Jill Leovy asks the question in her Homicide Report blog at LATimes.com: "Are Black-vs.-Brown Racial Tensions Driving Homicide in L.A.?" Her answer is no.
Take the four most violent Los Angeles police precincts--Newton, 77th Street, Southwest and Southeast.
These racially mixed divisions cover South-Central Los Angeles and surrounding areas and consistently rank highest in homicides among the 19 LAPD precincts. Last year they accounted for nearly half of all the murders in the city.
But out of a total of 236 homicides in these four divisions last year, just 22 involved Latinos killing blacks, or blacks killing Latinos.
The vast majority--nearly 90%--involved suspects and victims of the same race. In a few other cases, the suspects are unknown, and could represent disparate races. But even in those--a mix of stray-bullet, gang- and narcotic-related killings--race is not believed to be a motive.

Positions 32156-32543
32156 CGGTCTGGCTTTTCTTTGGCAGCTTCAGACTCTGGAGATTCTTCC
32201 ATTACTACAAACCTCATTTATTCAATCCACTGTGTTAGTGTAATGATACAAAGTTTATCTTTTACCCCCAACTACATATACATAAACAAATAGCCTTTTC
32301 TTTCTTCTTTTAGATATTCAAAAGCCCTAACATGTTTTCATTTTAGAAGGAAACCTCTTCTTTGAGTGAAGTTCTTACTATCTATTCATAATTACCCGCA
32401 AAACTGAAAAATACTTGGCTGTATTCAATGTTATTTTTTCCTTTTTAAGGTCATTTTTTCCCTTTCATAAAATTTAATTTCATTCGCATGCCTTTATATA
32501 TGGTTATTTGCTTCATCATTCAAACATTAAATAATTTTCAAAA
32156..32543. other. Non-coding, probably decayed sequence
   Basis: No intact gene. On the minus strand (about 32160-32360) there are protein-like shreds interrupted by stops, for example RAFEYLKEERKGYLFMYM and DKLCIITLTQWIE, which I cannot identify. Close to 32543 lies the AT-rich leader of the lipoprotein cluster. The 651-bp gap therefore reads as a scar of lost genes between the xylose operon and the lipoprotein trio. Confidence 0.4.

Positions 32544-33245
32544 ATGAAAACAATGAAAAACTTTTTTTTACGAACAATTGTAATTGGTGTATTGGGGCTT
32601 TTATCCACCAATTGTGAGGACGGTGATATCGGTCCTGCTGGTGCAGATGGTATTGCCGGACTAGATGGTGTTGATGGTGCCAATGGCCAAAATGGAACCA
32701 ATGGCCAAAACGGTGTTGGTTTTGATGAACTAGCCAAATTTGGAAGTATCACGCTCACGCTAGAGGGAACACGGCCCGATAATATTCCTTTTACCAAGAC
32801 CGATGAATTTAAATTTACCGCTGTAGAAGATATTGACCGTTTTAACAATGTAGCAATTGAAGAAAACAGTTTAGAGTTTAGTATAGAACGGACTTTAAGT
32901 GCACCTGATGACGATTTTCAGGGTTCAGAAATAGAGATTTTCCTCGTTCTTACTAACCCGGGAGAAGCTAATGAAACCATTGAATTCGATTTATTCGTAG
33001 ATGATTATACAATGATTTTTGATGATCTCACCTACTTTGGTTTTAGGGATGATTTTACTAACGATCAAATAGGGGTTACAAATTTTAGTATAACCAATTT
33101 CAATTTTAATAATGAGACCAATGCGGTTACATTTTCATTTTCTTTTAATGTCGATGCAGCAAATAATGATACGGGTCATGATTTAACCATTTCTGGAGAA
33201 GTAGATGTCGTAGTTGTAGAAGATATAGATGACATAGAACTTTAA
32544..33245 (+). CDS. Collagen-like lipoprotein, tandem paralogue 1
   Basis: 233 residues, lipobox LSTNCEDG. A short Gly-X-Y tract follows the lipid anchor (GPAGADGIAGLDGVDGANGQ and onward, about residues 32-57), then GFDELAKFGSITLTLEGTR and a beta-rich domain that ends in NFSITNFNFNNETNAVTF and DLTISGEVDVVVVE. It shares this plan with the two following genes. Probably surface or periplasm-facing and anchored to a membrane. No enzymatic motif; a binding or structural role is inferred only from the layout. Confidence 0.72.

In areas patrolled by the L.A. County Sheriff's Department, too, the pattern of killings on the street is “almost the opposite” of the picture lately highlighted in the media, sheriff's Cmdr. Pete Amico says.
The tilt is so far the other way that some homicide investigators say what actually perplexes them is how little racial crossover there is in killings.
Last week she asked if there are fewer homicides on rainy days. Answer.